Marco notes how the thinness of the computer negatively impacts performance compared to the previous generation: the speakers have poorer bass response (because they’re crammed in a much smaller space) and the spinning hard drives have changed from the regular, desktop-class 3.5” flavour to the slower, laptop-sized 2.5” models. Further, user-upgradeable RAM has disappeared from the 21” iMac.

Apple compromised performance in order to slim down the computer. Was this the right move?

Putting form over function in a desktop computer initially sounds nuts: why would the thinness matter if performance suffers? There’s plenty of space on a desk, and desks don’t complain about weight.

I’d argue that the move, although unfortunate for some users, was the right thing to do. This becomes clearer after examining the 21” iMac’s bigger sibling, the 27” model.

The 27” iMac received the same thinness treatment as the 21” did, but it didn’t suffer the same performance hit: the spinning hard drives in the larger iMac are still 3.5” desktop drives and RAM is user-replaceable. The only hiccups in the new 27” iMac compared to the previous 27” model are the thinner, less bass-intensive speakers. However, speakers are not vital to the actual performance of a computer: they’re merely a nice addition.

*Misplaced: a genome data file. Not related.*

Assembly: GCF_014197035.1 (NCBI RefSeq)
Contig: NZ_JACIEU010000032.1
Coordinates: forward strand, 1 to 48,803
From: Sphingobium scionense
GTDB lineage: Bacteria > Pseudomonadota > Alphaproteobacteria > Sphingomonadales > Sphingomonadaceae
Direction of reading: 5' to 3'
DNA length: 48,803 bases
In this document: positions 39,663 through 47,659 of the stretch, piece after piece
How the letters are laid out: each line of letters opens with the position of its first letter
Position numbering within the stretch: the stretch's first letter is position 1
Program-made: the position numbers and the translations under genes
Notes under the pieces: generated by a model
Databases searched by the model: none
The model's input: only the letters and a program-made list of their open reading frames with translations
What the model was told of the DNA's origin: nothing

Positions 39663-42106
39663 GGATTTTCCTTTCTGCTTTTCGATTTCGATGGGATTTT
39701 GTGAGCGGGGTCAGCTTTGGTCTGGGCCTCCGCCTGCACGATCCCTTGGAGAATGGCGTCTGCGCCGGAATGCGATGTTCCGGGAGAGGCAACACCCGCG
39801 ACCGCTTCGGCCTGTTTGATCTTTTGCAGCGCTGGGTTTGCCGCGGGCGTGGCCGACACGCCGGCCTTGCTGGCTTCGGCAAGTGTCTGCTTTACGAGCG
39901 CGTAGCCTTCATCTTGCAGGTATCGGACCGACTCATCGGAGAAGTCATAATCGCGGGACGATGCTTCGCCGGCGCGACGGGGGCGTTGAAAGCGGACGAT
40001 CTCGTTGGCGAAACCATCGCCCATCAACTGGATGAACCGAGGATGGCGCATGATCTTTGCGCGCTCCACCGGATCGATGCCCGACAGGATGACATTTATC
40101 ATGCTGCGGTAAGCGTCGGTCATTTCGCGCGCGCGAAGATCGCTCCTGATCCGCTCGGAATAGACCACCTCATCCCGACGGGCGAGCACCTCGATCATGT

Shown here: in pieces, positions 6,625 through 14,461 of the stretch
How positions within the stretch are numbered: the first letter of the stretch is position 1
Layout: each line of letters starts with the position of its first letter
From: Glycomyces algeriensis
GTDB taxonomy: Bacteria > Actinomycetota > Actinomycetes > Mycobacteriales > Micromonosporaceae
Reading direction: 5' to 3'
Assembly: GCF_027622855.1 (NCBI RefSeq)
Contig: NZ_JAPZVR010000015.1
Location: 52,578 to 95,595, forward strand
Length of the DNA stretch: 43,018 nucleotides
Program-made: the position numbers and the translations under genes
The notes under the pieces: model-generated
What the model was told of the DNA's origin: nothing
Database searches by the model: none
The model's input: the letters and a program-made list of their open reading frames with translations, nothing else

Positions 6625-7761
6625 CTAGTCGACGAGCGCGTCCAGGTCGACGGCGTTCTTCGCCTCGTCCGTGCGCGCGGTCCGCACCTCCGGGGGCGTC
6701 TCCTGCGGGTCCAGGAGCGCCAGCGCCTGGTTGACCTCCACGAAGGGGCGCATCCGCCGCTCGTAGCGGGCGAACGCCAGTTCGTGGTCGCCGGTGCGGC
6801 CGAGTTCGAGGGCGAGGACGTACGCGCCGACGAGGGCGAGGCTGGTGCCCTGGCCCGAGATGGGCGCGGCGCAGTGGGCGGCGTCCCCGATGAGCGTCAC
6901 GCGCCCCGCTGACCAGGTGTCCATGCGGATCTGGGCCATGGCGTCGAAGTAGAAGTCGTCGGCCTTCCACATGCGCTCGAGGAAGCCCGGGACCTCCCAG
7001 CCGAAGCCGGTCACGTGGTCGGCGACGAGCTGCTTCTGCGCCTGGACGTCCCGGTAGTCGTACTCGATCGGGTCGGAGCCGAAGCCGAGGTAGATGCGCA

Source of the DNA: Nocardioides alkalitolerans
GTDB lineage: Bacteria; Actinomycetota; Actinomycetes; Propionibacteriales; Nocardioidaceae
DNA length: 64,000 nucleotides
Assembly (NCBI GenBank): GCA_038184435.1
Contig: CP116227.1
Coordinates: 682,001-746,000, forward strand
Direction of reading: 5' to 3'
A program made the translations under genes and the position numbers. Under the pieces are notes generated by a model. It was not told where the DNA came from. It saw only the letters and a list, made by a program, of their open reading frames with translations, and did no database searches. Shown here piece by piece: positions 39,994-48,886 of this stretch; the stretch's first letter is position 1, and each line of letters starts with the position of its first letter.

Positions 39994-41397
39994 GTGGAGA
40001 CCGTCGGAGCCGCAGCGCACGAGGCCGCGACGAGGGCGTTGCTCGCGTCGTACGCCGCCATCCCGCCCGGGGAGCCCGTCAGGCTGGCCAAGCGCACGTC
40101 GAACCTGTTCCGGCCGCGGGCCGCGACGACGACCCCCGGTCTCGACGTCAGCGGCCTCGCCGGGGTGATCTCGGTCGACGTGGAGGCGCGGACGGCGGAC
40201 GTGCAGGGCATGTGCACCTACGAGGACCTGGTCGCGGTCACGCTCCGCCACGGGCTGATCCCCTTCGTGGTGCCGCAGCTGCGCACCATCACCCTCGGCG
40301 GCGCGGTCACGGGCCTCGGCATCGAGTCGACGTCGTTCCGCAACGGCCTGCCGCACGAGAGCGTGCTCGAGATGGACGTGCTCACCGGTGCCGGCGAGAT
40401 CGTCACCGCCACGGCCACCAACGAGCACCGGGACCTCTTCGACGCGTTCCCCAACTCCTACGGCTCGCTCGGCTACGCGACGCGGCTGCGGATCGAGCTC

Anyone who cares enough about audio equipment to notice the poor bass response in the newer iMac speakers is likely to already have a great set of external speakers. Dedicated speakers have always been significantly better than any integrated computer speakers. This will likely remain the case.

Apple places value in unity within product lines and between product themselves. Anyone who has seen one Apple laptop will almost certainly recognise another. The same goes for all their products: from iOS devices to iMacs.

The 21” iMac and the 27” iMac are almost identical in form: one just houses a larger display. The rest of the product is scaled up or down appropriately. The 21” and 27” iMacs are two peas in a pod.